WINNIPEG -- Home ice has been the Winnipeg Jets' happy place, where the MTS Centre's frenetic environment has made life tough on first-time visitors. But Winnipeg also entered the game having allowed an NHL-high 113 power plays this season, and penalty trouble cost the Jets in the third period against the Ottawa Senators on Tuesday.
Zack Smith's power-play goal with 6:15 to play broke a 4-4 tie and the Senators beat Winnipeg 6-4 for their fifth win in seven games. The game featured five lead changes before Ottawa finally hammered out the win despite losing Nikita Filatov (broken nose) and Filip Kuba (upper body) to first-period injuries.
"We bent a bit," Ottawa coach Paul MacLean said, "and bent a lot, but we didn't break. At the end of the night, we found a way to win the game. That's a great part of the learning curve for our team, learning how to win, especially learning how to win on the road."
Smith, who had scored in the second period, logged only one 40-second power-play shift in the game but made the most of the opportunity --though he admitted he was surprised when MacLean called his number.
"I think the biggest thing is that the coach has confidence in me," Smith said.
For MacLean, though, sending out Smith for the key third-period power play made sense.
"When players are playing hard," MacLean said, "you have to reward them with opportunity."
The inability to hold a lead -- the same problem that sank the Jets in Boston on Saturday night -- grounded the Jets again.
"To tell you I'm disappointed would be putting it mildly," Winnipeg coach Claude Noel said. "I didn't think we played very intelligently. We didn't play certainly with our minds. We had some energy but I thought it was a poor game in a lot of areas."
"I sensed this would be a really difficult game to win after the first period," Noel acknowledged. "And as I watched it, I had no comfort no matter what, in that game. There was no period of time when I was comfortable."
Goaltender Craig Anderson served up a 39-save night for the Senators, who have allowed 37 or more shots in each of their past three outings. The Jets have 40 or more shots in three of their last five contests.
"It was a matter of at the end of the night whoever had the momentum last was going to win that game," Anderson said of the back-and-forth pace. "It's resilience. We have guys in here who just don't quit. We're a hard-working bunch."
Tuesday night's visit from the Senators began a stretch in which the Jets will play 13 of their next 15 games in Winnipeg.
The Senators, meanwhile, began another stretch on the road that will continue Thursday night at Dallas. When this week's three-game road swing concludes in Washington, the Senators will have logged nine of 10 games away from home.
The MTS Centre rumbled again when Winnipeg's Evander Kane scored twice in a span of 1:17 early in the third period to turn a 3-2 Ottawa lead into a 4-3 advantage for the home team.
The Jets overcame an Ottawa lead for the second time when Kane shoved the rebound of a Zach Bogosian shot past Anderson 1:24 into the third period. Kane then pounded home another rebound at 2:41 to send the Jets ahead. Kane's 12 goals lead the Jets, and he extended his goal-scoring streak to three games, tying the club's season-high.
But Northeast Division clubs have frustrated the Jets -- Winnipeg is 0-4-2 against them -- and the Senators proved to be no exception. Jason Spezza tied the game at 4-4 with his ninth goal at 9:35 before Smith's game-winner just over four minutes later. Nick Foligno put the Jets away for good with an empty-net tally with 1:08 to play.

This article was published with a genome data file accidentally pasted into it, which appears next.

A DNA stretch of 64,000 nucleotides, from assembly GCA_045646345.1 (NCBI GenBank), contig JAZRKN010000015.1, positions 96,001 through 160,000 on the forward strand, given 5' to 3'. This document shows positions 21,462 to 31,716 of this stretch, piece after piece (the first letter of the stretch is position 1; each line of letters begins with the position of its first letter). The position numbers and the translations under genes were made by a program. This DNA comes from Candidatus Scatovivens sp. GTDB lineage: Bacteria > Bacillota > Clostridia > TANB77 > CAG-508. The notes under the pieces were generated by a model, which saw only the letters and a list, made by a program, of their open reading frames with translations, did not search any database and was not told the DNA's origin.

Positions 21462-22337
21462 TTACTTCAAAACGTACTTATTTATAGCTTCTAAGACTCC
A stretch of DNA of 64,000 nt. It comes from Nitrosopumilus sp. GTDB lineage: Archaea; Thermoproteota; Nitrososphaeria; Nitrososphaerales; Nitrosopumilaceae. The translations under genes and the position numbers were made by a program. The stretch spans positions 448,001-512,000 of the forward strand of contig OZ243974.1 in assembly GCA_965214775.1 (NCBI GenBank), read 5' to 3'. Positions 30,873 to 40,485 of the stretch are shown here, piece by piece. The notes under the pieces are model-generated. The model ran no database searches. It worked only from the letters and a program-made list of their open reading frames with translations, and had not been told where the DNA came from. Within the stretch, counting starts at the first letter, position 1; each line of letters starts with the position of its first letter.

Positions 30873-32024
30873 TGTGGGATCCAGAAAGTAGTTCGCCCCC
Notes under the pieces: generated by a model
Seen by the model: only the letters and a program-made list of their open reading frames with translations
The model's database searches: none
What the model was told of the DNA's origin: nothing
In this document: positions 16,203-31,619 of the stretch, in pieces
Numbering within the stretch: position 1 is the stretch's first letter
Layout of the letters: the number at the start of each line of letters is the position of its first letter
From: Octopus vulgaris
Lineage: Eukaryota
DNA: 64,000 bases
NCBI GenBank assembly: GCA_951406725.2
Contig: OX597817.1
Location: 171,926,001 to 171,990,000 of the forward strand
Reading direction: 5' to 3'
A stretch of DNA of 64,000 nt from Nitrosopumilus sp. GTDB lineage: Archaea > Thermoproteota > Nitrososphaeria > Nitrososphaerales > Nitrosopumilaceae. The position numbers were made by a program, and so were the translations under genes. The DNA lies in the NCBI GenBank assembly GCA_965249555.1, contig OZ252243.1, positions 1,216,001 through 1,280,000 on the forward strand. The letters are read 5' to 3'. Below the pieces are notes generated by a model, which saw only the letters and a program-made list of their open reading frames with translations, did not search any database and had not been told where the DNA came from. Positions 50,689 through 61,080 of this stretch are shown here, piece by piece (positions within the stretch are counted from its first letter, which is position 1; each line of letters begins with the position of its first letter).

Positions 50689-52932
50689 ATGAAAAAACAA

Winnipeg also got goals by Blake Wheeler and Alexander Burmistrov, while goaltender Ondrej Pavelec stopped 28 shots while starting for the 15th time in 16 games.
Milan Michalek snapped a three-game goal drought in picking up two more goals for the Senators, and a team-leading eight of Michalek's 14 goals this season have been scored away from Ottawa. Michalek picked up two goals in the Senators' 4-1 win at Scotiabank Place when the clubs first met on Oct. 20.
Erik Karlsson ran his assists streak to three games with his 21st -- tops in the NHL -- while Chris Phillips and Erik Condra chipped in a pair of assists.
Ottawa opened the scoring when Alfredsson threaded a pass to Michalek through the neutral zone. The Senators' leading goal-scorer broke in on the Winnipeg net and lifted a shot over Pavelec's left shoulder at 15:55 of the opening period.
"We would have never won the game had we continued playing the first period like that," Noel said. "It was pathetic. It was awful. It was just typical, come home from the road and we had to snap out of it, and we did snap out of it and then we played in spurts."
But Winnipeg used a heavy forecheck to take the lead in the second period.
Dustin Byfuglien delivered a heavy hit along the end boards on Jared Cowen, who weakly flubbed the puck into the slot. Bryan Little snuck in and headed a cross-crease pass to Wheeler at the right post for an easy tap-in at 7:06. Wheeler's only two goals this season have all come in two of the Jets' past three performances at the MTS Centre.
Tanner Glass laid another big hit behind the Ottawa net on Cowen that allowed him to steer the loose puck to Burmistrov, stationed at the right of the net on the goal line. Burmistrov reeled in the puck before bouncing a shot off Anderson's left side that snuck into the net at 15:07.
But just 35 seconds later, Condra ripped a shot that Pavelec thought he had frozen but didn't -- and Smith flicked the puck into the net for his first of the night. The Senators went ahead at 19:16 when Michalek put a stick on a shot from along the right boards by Phillips and deflected the puck low past Pavelec.
"It seems like every time we score a goal, we kind of sit back a little bit," Bogosian said. "We've got to kind of get that killer instinct."